Edward Leigh has called for changes to the Equality Act in order to prevent further cases similar to the man who was fired for declaring his opposition to equal marriage on Facebook.
Mr Leigh, Conservative MP for Gainsborough, said he fears that opponents of equal marriage who work in the public sector will be “treated as outcasts” unless the Equality Act is changed.
Mr Leigh proposes to amend the Equality Act by adding “conscientious beliefs about the definition of marriage” to the list of characteristics on grounds of which it is illegal to discriminate against people. The existing list of characteristics includes race, gender, sexual orientation and religion.
His concerns have followed in the wake of a letter to David Cameron sent by Aidan O’Neill QC, a lawyer and anti-equal marriage campaigner. Mr O’Neill warned that the government’s plans for equal marriage legislation could form a platform for suing the Church of England and other religious organisations, despite minister’s efforts to “quadruple-lock” them out of being required to perform same-sex marriages.
Mr Leigh said: “As Aidan O’Neill’s legal opinion suggests, if the government is successful in redefining marriage, then there are hundreds of thousands of teachers, parents, foster carers, or even hospital and army chaplains who could find themselves being disciplined for their beliefs, just as Adrian Smith was.”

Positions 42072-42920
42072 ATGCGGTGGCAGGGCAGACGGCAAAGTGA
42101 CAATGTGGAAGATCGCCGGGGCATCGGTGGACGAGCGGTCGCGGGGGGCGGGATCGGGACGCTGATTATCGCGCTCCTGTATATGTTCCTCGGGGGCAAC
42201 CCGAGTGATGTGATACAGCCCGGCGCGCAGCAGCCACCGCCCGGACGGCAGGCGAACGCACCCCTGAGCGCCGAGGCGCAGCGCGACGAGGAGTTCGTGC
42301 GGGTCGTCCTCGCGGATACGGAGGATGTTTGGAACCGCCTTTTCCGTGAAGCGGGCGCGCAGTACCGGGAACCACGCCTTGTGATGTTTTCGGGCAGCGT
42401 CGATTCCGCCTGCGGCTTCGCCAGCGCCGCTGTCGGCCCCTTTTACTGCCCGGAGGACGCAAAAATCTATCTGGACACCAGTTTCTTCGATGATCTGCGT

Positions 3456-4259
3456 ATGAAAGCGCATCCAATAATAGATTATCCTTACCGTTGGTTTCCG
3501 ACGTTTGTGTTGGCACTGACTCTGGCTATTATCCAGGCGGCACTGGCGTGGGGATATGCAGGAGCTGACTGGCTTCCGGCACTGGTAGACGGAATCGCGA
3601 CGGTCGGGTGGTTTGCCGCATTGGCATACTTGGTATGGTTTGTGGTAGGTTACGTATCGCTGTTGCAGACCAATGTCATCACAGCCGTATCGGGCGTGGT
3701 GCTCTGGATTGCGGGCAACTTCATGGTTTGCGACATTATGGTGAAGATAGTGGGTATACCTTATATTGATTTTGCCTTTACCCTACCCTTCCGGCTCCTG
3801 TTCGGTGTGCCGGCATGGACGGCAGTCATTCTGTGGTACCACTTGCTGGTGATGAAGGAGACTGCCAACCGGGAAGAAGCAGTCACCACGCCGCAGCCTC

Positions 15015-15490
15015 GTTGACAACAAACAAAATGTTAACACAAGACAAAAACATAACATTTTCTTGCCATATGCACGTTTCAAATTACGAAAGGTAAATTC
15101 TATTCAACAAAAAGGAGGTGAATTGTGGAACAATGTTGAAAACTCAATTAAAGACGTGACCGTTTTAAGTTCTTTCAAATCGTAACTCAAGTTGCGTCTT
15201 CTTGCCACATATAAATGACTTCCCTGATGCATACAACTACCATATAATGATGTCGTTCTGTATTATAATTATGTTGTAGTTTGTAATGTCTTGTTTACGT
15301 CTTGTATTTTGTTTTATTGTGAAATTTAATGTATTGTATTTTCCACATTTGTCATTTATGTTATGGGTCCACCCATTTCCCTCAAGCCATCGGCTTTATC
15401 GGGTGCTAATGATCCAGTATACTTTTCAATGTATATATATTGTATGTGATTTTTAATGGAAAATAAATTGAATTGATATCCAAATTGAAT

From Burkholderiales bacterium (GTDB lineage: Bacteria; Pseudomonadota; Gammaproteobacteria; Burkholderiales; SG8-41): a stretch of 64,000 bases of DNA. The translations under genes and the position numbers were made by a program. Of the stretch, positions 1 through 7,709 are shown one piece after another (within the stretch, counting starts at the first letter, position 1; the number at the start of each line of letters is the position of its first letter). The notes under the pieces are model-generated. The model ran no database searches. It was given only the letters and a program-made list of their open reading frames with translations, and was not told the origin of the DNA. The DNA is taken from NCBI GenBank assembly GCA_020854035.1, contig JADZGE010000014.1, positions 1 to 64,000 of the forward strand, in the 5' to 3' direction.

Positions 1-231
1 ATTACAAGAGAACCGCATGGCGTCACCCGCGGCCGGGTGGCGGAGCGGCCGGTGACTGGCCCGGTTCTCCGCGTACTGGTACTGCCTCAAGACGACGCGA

Adrian Smith lost his managerial position and had his salary cut by 40% by Manchester’s Trafford Housing Trust after he commented in an online news discussion about gay couples marrying in church by saying it was “an equality too far” in February 2011.
Mr Smith brought breach of contract proceedings, saying the Trust acted unlawfully in demoting him. In November 2012 Mr Justice Briggs ruled in his favour at London’s High Court, however his previous position at the Trust could not be reinstated.
In order to prevent similar cases occurring again, Mr Leigh will call on MPs to support his amendment to the Equality Act by putting a ten minute rule bill before the House of Commons next week.
He said, “If the government is serious about protecting those who back the current definition of marriage from being marginalised for their beliefs then it must act immediately to change the Equality Act.
“If it does not then it will open the door to Christians, Muslims, Jews – and anyone else with a conscientious objection – being disciplined, demoted, or even sacked for backing the current definition of marriage.”
Mr Leigh cited records of the number of times the UK had been involved in European Court of Human Rights cases, stating that the UK was found to have breached international human rights law in 271 out of 443 cases.
He argued that it would be the “height of arrogance” to assume that UK law allowing religious organisations not to opt-in to conducting same-sex marriages would trump international law.